In San Marcos California we tend to run into bankruptcy cases, especially Chapter 7 and Chapter 13 cases, involving issues of inheritance on the part of debtors. Our community and the communities surrounding us such as Vista, Escondido, Oceanside, Rancho Bernardo, Carlsbad and others have large populations of seniors who often leave legacies to children or other heirs who have seen hard times as a result of the economy over the last several years. One of the interesting issues that sometimes comes up has been whether IRA proceeds, inherited from someone else, if placed in a new IRA account rather than taken in cash, are exempt from use by the bankruptcy trustee to pay creditors. Many trustees across the country have taken the position that IRA proceeds received from a parent’s account are not exempt and have to be turned over to the trustee to be used to pay off creditors. However, a recent case out of the 5th circuit holds that IRA proceeds received from a parent or other person and deposited into another IRA account in the name of the debtor are exempt. The case in question is In Re Chilton and was decided in March 2012. It focused its analysis on the language of section 522 of the bankruptcy code to conclude that money set aside by the debtor for retirement are exempt and those funds do not have to have been the debtors money before they were set aside. This gives debtors a powerful tool to use in bankruptcy planning and a way to help insure they receive a fresh start and maintain a healthy financial status in the future, hopefully avoiding the need for a second bankruptcy if another spate of bad luck is suffered.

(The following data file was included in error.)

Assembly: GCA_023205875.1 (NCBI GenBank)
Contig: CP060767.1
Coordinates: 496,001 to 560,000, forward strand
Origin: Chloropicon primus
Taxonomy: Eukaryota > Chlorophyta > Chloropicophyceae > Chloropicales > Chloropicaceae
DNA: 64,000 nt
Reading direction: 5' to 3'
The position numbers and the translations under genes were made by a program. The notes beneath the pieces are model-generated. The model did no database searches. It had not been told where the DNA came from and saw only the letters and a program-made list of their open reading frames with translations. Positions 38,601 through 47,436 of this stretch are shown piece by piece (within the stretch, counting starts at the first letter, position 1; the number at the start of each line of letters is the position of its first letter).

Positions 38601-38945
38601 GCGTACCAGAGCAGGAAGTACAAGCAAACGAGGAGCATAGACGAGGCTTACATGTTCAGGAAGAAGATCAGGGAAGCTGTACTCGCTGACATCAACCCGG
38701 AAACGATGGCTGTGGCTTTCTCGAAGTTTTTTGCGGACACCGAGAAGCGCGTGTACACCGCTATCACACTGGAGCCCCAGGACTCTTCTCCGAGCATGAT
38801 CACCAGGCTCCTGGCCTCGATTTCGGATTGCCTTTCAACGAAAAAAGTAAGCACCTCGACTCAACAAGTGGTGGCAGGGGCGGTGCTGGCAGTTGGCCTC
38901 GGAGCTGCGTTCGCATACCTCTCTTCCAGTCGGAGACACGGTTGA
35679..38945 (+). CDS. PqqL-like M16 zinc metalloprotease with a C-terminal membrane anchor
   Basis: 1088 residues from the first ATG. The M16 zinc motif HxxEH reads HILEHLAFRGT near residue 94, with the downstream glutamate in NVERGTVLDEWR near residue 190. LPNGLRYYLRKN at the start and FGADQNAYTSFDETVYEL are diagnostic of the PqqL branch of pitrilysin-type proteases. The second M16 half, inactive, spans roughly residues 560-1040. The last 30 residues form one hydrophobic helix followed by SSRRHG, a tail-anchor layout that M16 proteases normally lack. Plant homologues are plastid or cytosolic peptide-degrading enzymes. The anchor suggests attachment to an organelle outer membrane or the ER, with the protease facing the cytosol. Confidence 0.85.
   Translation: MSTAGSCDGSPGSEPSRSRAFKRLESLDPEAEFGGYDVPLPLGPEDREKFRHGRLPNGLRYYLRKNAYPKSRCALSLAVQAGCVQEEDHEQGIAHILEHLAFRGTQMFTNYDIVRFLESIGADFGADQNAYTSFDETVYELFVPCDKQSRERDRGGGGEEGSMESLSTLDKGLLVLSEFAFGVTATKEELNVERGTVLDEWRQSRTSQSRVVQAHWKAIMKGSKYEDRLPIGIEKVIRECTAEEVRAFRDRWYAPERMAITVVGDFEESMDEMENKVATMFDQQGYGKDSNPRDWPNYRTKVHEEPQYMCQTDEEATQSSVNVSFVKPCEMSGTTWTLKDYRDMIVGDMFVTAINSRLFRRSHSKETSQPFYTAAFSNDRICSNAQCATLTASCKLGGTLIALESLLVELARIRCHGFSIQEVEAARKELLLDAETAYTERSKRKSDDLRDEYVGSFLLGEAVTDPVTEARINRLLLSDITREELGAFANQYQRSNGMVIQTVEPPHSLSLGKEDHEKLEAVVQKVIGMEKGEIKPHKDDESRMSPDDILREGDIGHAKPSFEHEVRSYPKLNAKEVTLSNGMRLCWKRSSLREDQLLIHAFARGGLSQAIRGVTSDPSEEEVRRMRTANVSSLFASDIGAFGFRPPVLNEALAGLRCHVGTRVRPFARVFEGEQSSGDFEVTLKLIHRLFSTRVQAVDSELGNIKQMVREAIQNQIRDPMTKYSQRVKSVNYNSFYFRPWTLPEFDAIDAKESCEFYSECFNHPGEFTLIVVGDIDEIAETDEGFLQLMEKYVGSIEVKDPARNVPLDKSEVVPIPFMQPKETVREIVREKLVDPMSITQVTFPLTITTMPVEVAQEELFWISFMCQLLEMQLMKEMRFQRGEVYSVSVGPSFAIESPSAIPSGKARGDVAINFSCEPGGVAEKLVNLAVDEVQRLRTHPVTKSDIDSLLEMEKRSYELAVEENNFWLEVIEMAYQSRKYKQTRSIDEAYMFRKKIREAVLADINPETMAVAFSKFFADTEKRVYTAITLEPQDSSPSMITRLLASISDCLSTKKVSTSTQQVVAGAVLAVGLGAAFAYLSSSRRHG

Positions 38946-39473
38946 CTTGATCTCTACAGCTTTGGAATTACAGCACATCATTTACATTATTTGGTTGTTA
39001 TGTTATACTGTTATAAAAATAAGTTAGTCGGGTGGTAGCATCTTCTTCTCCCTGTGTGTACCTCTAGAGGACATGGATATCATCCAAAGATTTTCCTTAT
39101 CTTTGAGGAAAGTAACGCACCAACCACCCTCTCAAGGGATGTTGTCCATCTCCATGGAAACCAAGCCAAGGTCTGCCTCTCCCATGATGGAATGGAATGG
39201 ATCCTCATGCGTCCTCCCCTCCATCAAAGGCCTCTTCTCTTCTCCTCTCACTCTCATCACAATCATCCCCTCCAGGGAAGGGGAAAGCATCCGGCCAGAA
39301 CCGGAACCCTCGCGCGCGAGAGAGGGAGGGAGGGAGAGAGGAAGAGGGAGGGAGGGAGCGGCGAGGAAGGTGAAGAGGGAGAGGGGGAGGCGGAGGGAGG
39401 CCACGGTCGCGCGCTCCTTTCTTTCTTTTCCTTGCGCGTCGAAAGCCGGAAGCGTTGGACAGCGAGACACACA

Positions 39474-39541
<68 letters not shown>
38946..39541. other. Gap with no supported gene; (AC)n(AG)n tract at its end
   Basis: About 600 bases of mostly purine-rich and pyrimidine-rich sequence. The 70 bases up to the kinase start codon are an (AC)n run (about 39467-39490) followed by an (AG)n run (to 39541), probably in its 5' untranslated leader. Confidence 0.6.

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Practicing as a probate lawyer in San Marcos, Vista, Escondido and Oceanside I find that many people do not understand the very basics of the probate process and it sometimes leads to trouble. When someone dies, if they do not have a trust, and often, even when they do, probate is needed. Probate is simply the process used by the legal system to make sure a dead person’s bills are paid and their remaining assets get legally transferred to either their beneficiaries or their heirs. Since the person who owned the house and the bank accounts and automobiles and furniture etc. has died, there is no one to make the transfer. Probate is the legal process where the court gives a person called an administrator or personal representative the legal authority to pay the deceased person’s bills and transfer title in their property to their beneficiaries or heirs. The process gets started when someone files a petition with the court, and publishes a notice that the decedent has died and telling everyone in the county where the decedent lived, that a petition for probate has been filed. This gives creditors and other interested parties the chance to let the court know they might have a right or claim to some of the decedent’s property or the right to be paid from the decedent’s estate. Depending on the complexity of the estate, it can take years to put one through probate. The goal is to get it done in less than a year, but in many instances, especially if there is a lot of real property or a business involved, it can take much longer than a year. It can be a complicated process and really needs a probate attorney to make the program work well.